Math Worksheets

Prime and Composite Numbers

Prime and composite numbers are differentiated based on the number of factors they have. These worksheets require students to identify prime or composite numbers, and they can use one of a collection prime or composite number charts to help!

Factors and How To Find Them

Before we start with prime and composite numbers, let us first understand what factors are and how to find them.

There are two methods for finding factors:

  • Through multiplication - factors are defined as numbers we can multiply together to get another number. Let us consider the number 6. 6 can be a product of 1 and 6, and 3 and 2. As a result, the factors of 6 are 1, 2, 3, and 6.
  • Through division - a factor is a number that divides another number evenly, leaving no remainder. Let us consider number 6 again. 6 can be divided by 1, 2, and 3 evenly. So the factors of 6 if we use division is 1, 2, 3, and 6.

Let’s try some examples.

Example 1: Find the factors of number 8.

Work from the outside in. Start dividing the number with the number itself then proceed with the next number that will divide it leaving no remainder.

8/8 = 1

8/4 = 2

8/2 = 4

8/1 = 8

Therefore, the factors of number 8 are 1, 2, 4, and 8.

These numbers are also called the divisors of 8. Factors of a number are also called divisors of that same number. The divisor of a number is the value that divides the number into exact parts, in other words, has a remainder of 0.

Another way of finding the factors of a number is through multiplication.

1x8 = 8

2x4 = 8

Here, the numbers that will give a product of 8 are the factors, which are also 1, 2, 4, and 8.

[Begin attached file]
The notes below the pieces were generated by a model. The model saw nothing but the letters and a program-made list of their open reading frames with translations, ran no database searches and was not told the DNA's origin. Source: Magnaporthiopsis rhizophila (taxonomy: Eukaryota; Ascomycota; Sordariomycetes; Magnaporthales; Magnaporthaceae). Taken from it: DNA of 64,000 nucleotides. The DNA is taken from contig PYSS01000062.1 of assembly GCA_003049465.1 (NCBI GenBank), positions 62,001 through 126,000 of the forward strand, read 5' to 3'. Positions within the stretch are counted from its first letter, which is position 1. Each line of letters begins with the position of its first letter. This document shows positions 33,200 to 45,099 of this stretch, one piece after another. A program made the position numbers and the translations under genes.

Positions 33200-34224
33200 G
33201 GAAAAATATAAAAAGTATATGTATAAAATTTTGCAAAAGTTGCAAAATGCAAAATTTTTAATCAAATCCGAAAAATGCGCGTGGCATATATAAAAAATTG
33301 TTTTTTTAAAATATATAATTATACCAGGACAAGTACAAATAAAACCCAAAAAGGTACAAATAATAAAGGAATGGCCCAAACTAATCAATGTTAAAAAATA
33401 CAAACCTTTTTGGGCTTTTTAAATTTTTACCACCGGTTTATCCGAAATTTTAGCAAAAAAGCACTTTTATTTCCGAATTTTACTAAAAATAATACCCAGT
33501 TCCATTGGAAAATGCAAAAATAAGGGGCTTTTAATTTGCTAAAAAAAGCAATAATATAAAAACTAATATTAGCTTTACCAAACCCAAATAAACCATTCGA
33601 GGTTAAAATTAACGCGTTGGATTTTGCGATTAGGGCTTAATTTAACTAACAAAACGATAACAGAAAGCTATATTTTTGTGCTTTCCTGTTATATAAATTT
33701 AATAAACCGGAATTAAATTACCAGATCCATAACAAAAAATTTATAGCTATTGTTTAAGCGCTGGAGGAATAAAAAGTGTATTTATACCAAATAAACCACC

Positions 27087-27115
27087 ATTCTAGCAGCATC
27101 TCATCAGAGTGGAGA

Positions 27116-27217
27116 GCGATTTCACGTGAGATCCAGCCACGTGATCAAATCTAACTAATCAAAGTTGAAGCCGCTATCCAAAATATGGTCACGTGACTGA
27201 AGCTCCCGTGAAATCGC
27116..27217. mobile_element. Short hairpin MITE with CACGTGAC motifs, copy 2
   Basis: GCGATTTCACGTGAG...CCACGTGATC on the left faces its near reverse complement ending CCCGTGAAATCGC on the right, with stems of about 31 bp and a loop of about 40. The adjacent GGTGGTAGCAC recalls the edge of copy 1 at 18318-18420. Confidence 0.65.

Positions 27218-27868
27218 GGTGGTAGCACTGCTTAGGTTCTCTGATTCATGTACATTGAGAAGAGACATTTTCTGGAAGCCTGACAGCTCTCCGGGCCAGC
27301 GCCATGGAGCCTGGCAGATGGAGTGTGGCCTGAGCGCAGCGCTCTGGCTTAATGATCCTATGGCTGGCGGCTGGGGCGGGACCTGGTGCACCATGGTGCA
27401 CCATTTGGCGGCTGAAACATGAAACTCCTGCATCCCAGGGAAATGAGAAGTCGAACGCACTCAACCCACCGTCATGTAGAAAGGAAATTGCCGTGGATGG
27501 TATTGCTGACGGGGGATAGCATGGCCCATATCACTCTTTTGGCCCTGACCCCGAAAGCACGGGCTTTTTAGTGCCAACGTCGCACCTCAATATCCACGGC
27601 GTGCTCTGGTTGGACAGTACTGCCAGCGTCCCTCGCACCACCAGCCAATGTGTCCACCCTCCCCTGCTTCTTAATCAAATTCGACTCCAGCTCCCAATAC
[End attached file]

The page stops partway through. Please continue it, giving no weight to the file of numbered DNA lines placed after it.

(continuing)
Example 2: Find the factors of 11.

11/1 = 11

11 is a prime number. It has only two factors, 1 and the number itself, which is 11.

Example 3: Find the factors of 36.

36/36 = 1

36/18 = 2

36/12 = 3

36/9 = 4

36/6 = 6

36/4 = 9

36/3 = 12

36/2 = 18

36/1 = 36

The factors of 36 are 1, 2, 3, 4, 6, 9, 12, 18, and 36.

If we use multiplication, what numbers will give a product of 36?

1x36 = 36

2x18 = 36

3x12 = 36

4x9 = 36

6x6 = 36

We got the same factors ~ 1, 2, 3, 4, 6, 9, 12, 18, and 36.

Take note that only positive numbers, whole numbers, and non-fractional numbers are considered when we are looking for factors.

Now that we already know what factors are and how to find them, we can easily distinguish the difference between prime and composite numbers. Read on…

What Are Prime and Composite Numbers?

Prime numbers are numbers that have only two factors, 1 and the number itself. For example, the smallest prime number is 2. It has only two factors, 1 and the number itself, which is 2. Any number that does not follow this is termed a composite number, which can be factored into other positive integers. Some other examples of prime numbers include 3, 5, 7, 11, 13, and so on.

Meanwhile, composite numbers are those numbers that have more than two factors. For example, the smallest composite number is 4. It has more than two factors. They are 1, 2, and 4. Numbers that are not prime are composite because they are divisible by more than two numbers. Other examples of composite numbers are 6, 8, 9, 10, and so on.

Also, we can say that except for 1, the remaining numbers are classified as prime and composite numbers. All prime numbers are odd numbers except 2, 2 is the smallest prime number and is the only even prime number.